The tough economy in the United States has reduced the availability of capital for funding many new construction projects. New construction can lead to jobs-in the construction industry during the project-and afterword as new businesses can be created. Florida employment immigration attorneys know that one source of funding for construction projects arises in a 20-year-old program under immigration law.
Developers for large projects are turning to the U.S. employment immigration program known as EB-5. Last year the EB-5 program nearly doubled in applications over the previous. The number of applicants in fiscal year 2010, which ended last September jumped to 1,995 as compared with 1,031 in 2009, according to the U.S. Citizenship and Immigration Services.
Strikingly, in 2006-before the recession hit the U.S. economy in its full force, only 486 applications were made under the EB-5 program, according to the immigration agency.
Under the program, projects must submit a business plan to Citizenship and Immigration Services for approval based upon economic viability. Immigrant investors who provide an investment of $500,000 or more in a targeted employment area receive a temporary U.S. visa. After two years, if the development has created at least 10 jobs, the immigrant investor are granted a green-card, or full time residency status in the United States.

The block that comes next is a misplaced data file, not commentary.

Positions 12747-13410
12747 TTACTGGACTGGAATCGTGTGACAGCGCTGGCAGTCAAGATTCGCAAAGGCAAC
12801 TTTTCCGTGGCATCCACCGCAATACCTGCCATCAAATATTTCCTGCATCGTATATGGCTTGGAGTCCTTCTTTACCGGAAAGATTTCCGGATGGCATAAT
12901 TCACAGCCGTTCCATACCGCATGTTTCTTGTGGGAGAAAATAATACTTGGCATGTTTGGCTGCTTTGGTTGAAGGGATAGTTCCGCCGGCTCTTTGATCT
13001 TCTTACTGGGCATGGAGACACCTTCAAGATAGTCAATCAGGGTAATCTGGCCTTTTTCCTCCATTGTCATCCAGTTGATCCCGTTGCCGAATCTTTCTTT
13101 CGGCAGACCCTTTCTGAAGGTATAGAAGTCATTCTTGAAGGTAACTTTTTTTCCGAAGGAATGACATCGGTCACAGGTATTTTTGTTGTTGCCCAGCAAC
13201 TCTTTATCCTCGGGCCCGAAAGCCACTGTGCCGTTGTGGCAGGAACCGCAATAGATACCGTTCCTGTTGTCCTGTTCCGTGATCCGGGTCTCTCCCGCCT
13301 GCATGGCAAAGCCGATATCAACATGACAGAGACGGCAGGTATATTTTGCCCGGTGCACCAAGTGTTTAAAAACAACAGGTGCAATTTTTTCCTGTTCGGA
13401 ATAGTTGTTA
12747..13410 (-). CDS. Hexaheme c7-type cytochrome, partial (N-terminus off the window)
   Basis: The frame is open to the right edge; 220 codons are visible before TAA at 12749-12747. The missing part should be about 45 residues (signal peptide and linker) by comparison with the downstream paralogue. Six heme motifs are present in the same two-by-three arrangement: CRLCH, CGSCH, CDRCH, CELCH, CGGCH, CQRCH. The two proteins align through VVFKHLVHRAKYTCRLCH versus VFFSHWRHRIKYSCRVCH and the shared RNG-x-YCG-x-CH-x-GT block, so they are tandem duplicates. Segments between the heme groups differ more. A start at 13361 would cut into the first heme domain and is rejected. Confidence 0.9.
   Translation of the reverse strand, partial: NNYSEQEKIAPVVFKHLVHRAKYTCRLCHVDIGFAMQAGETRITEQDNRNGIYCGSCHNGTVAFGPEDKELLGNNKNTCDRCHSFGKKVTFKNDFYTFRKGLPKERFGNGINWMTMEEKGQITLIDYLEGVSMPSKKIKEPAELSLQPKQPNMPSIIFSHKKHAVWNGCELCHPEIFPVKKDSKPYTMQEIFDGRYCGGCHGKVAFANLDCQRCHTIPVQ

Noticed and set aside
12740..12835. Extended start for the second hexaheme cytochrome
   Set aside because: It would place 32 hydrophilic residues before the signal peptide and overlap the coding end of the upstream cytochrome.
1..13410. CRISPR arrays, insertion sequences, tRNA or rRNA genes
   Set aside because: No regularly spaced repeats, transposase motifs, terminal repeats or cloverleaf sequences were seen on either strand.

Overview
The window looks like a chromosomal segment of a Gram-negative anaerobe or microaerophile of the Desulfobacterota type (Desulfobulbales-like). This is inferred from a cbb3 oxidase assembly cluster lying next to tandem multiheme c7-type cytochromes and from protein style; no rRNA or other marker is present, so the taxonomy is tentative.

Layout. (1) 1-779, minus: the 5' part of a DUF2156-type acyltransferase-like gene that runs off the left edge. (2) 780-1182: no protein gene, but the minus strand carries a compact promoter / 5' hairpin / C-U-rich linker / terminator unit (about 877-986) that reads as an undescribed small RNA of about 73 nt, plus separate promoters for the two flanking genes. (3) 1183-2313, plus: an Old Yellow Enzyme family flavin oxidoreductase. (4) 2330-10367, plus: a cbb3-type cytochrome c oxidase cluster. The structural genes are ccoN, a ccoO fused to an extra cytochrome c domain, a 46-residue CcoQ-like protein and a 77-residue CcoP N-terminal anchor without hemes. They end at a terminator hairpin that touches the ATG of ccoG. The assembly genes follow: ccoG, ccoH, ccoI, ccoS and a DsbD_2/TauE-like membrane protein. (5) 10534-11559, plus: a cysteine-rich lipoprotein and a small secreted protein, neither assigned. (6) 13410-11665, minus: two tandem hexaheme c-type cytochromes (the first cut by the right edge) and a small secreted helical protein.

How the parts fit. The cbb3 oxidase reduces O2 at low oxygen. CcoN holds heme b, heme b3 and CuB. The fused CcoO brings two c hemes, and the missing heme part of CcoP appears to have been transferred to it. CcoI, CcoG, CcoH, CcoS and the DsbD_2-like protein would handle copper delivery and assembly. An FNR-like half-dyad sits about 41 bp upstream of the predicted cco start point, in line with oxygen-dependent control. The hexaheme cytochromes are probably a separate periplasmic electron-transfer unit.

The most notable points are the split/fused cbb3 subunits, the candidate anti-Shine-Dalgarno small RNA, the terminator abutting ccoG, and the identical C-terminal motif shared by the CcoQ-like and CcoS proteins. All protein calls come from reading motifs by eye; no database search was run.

Some critics of the program fear that the increase in popularity may raise the risk of abuse. If the project proves unsuccessful at the end of the two-year period, the immigrant investor has to leave the country, without receiving a green card. The investor also stands to lose the initial investment.
Some members of Congress favor the program as a method to increase jobs in their district. The program has a limit of 10,000 visas available in each year. Similarly, developers generally like the program as it can provide a non-traditional source of funding for projects that can in many cases come at a lower cost than traditional funding.
Immigration officials generally do not quantify the number of EB-5 projects that are in the pipeline. However, a number of projects across the country that have been publicly announced, including projects in Florida reported on this blog, show that developments worth hundreds of millions of dollars are currently at various stages of the fund raising process through the EB-5 program.
Source: The Wall Street Journal, "Help Fund a Project, and Get a Green Card," Eliot Brown 2 Jan 2011